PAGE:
With more than 150 million Americans living in areas that do not meet current national ambient air quality standards, and the possibility of even more stringent future standards, state air quality agencies cannot afford to overlook the emissions avoided by energy efficiency programs. RAP’s new paper, Quantifying the Air Quality Impacts of Energy Efficiency Policies and Programs, provides an introduction to the rationale and opportunities for using energy efficiency as an air quality improvement strategy.

“Energy efficiency is the only available tool to reduce multiple air pollutants at no cost to society. State air quality regulators need to start planning now so that they can use efficiency to meet upcoming air quality standards,” said John Shenot, RAP associate. “While no regulator should expect to solve all air quality challenges through one strategy alone, efficiency has distinct advantages over other pollution control methods,” he added.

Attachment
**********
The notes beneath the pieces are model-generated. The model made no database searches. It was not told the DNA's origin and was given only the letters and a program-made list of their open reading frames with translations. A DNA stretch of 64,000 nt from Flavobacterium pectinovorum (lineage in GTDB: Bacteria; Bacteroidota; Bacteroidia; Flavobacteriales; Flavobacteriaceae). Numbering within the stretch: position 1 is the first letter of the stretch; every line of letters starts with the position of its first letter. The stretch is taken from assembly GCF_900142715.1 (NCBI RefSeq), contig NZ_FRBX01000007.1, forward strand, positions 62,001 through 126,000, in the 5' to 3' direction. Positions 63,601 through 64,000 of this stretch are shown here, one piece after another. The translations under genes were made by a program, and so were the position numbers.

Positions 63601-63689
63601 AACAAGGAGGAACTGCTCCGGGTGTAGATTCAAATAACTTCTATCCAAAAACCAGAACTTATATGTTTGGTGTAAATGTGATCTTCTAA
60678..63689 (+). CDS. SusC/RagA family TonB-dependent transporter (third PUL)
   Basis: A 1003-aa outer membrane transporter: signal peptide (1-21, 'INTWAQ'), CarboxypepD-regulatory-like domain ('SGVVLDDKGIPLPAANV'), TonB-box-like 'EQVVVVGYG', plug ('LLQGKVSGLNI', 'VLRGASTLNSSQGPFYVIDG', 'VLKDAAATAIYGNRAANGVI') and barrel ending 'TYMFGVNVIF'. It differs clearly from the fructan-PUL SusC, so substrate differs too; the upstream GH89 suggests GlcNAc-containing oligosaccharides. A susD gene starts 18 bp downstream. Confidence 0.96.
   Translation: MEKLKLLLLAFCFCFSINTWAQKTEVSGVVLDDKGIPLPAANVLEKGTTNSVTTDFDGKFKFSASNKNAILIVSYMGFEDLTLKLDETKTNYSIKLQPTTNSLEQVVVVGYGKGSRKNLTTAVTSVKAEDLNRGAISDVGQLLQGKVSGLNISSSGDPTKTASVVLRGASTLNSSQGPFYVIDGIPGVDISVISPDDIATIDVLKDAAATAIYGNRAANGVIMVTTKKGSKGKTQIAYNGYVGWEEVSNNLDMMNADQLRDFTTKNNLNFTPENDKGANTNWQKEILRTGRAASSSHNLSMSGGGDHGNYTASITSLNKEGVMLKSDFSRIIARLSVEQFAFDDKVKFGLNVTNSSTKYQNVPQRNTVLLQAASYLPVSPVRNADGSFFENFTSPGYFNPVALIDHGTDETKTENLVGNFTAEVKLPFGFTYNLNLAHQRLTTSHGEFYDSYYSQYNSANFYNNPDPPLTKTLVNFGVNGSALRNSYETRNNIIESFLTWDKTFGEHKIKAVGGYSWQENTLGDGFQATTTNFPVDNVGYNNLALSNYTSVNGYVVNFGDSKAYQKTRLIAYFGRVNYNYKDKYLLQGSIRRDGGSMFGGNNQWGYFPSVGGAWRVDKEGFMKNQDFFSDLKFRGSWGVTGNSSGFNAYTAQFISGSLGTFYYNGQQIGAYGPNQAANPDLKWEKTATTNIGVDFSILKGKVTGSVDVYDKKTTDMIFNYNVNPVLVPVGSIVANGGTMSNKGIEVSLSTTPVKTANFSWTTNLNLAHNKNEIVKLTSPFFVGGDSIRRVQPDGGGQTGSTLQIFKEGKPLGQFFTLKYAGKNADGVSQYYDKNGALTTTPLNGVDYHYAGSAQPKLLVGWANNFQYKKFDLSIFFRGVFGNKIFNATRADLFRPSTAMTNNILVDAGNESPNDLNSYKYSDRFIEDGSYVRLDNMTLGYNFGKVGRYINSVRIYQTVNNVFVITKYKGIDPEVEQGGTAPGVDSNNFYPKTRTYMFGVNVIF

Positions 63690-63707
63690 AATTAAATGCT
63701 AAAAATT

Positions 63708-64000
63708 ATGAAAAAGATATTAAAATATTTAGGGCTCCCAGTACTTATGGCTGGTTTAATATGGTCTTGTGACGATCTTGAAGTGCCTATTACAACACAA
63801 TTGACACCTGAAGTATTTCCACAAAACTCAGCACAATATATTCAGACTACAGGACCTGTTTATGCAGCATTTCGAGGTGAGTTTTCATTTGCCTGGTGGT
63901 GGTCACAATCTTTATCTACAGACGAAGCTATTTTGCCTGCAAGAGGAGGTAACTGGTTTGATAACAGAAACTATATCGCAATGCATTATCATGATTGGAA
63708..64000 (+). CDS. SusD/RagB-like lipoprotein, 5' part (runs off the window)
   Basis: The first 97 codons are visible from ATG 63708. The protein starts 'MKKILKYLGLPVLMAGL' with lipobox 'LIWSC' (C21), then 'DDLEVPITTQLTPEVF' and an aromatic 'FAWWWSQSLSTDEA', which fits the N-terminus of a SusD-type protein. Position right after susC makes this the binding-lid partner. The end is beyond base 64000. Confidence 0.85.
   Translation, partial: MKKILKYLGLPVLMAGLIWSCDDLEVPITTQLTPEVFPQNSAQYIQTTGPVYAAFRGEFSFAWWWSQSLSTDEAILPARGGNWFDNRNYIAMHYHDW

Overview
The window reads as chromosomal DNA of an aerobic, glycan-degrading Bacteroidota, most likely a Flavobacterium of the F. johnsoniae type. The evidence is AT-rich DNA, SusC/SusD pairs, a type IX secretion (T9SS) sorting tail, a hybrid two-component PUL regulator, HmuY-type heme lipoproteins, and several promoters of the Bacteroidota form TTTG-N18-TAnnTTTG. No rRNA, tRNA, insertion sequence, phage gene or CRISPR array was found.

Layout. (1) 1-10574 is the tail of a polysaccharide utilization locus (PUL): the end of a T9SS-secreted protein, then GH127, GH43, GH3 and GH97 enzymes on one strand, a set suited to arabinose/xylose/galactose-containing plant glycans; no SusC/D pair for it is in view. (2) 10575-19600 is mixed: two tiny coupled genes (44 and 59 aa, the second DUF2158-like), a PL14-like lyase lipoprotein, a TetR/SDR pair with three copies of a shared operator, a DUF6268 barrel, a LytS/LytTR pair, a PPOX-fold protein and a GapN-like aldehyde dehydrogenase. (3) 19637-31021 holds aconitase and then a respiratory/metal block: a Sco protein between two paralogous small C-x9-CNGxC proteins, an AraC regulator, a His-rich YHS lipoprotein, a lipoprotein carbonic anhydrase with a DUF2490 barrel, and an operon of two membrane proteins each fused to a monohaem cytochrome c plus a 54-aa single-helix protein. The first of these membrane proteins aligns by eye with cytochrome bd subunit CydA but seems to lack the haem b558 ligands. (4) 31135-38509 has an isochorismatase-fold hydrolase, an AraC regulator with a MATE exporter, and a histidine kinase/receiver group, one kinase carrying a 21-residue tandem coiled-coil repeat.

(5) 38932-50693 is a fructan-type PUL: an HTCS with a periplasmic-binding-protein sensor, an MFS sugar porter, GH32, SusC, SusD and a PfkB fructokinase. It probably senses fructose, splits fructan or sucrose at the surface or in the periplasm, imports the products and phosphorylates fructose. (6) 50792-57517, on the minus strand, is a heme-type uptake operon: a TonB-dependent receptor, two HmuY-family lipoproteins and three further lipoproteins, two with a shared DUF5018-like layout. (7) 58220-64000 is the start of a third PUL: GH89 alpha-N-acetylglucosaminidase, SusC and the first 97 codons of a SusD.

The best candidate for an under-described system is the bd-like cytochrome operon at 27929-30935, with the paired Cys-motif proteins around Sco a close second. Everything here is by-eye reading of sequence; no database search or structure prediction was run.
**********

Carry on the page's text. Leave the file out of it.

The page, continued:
Energy efficiency addresses multiple air pollutants simultaneously, and many states already have efficiency programs in place. Energy efficiency is also an investment in the power sector, which lowers the total system-wide cost of serving all customers’ energy needs. By contrast, traditional pollution controls are an expense to the system, which drives up the cost of supplying customers.

Although the United States Environmental Protection Agency is prepared to recognize these benefits in state implementation plans, few states have experience with documenting the air quality impact of their efficiency programs. RAP’s paper identifies useful data sources and outlines four basic steps state air regulators can follow to quantify the air quality impacts of energy efficiency policies and programs.

Join the Sources of Energy Efficiency Program Savings for Air Regulators webinar on Wednesday, September 11 from 2:00 to 3:30 p.m. EDT to learn more. Author John Shenot will highlight the opportunity to use efficiency as an air quality strategy and provide an overview of the steps to quantify the emissions reductions those policies achieve.